It's when you start to get all that information put into a single database, and where there's a natural primary key that allows the database to be easily searched and information to be linked (why do people get paranoid about SSNs? Because they're the obvious choice for a primary key), that you start to get really Orwellian. With minor exceptions, we don't have anything like that in the U.S., although there are a lot of people trying.
      • Re:Oh, sure. (Score:4, Informative)

        by Chatterton (228704) on Wednesday September 05, 2007 @09:42AM (#20479395) Homepage
        'I've Got Nothing to Hide' and Other Misunderstandings of Privacy

        Abstract:
        In this short essay, written for a symposium in the San Diego Law Review, Professor Daniel Solove examines the nothing to hide argument. When asked about government surveillance and data mining, many people respond by declaring: I've got nothing to hide. According to the nothing to hide argument, there is no threat to privacy unless the government uncovers unlawful activity, in which case a person has no legitimate justification to claim that it remain private. The nothing to hide argument and its variants are quite prevalent, and thus are worth addressing. In this essay, Solove critiques the nothing to hide argument and exposes its faulty underpinnings.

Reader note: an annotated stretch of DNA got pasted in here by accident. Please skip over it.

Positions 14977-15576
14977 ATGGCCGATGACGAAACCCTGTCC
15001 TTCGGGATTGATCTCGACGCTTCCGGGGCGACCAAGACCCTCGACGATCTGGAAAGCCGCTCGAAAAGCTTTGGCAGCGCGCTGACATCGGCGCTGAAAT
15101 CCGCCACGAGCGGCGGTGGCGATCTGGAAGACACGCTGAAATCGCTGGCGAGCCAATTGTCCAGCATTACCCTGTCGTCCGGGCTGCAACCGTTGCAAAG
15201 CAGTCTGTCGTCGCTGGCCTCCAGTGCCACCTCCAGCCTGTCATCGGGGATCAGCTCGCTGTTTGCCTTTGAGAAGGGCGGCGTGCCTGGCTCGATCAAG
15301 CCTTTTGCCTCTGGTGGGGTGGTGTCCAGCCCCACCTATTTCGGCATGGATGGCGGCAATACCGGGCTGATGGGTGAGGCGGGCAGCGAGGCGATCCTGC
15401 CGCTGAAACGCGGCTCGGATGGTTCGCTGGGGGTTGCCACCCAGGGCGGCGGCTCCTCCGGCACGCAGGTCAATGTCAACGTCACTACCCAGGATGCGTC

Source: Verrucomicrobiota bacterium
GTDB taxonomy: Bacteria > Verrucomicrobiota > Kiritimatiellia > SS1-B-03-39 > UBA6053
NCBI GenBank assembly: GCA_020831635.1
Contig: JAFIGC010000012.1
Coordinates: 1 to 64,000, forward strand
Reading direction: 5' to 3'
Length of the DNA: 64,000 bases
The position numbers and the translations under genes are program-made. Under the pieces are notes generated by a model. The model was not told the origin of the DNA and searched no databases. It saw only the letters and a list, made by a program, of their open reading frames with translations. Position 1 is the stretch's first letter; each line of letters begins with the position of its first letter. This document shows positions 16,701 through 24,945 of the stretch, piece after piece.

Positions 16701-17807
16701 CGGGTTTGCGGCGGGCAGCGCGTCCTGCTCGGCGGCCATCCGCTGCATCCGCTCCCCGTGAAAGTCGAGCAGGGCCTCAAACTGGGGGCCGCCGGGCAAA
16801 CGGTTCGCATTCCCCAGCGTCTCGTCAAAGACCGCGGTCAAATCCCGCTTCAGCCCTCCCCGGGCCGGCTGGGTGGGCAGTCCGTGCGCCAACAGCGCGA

I've Got Nothing to Hide [ssrn.com]
      • Re: (Score:3, Informative)

        by VJ42 (860241) *

        F The government (in the USA anyway) has at LEAST the following: Your full name, birth record, race, eye color, hair color, parents names and IDs, your social security number, address, drivers license number, license plate, vehicle VIN number, vehicle registration number, insurance information, bank account numbers, credit account history, mortgage information, phone number (if you have ever included it on a form or called them from home, but they can get it on request anyway if you haven't), tax history, employer name(s), payroll information, fingerprints (from birth, typically elementary school age in most states, and adulthood if you've ever been to a police station or filed them voluntarily), your dental records and medical records (by request of a judge or coroner), military ID and rank (if any), and the list goes on.

        Fingerprints are not kept by the UK government unless you've ever been suspected of a crime, and taken down to the local cop shop (I live in the UK, one reason I'm boycotting travel to the USA is because they want my prints; my own government doesn't even have them, why should I give it to a foreign one). Well that was true until this year anyway now they also take them if you want a new passport (aledgely to harmonise biometrics with other countries; in reality the only country demanding this is the USA,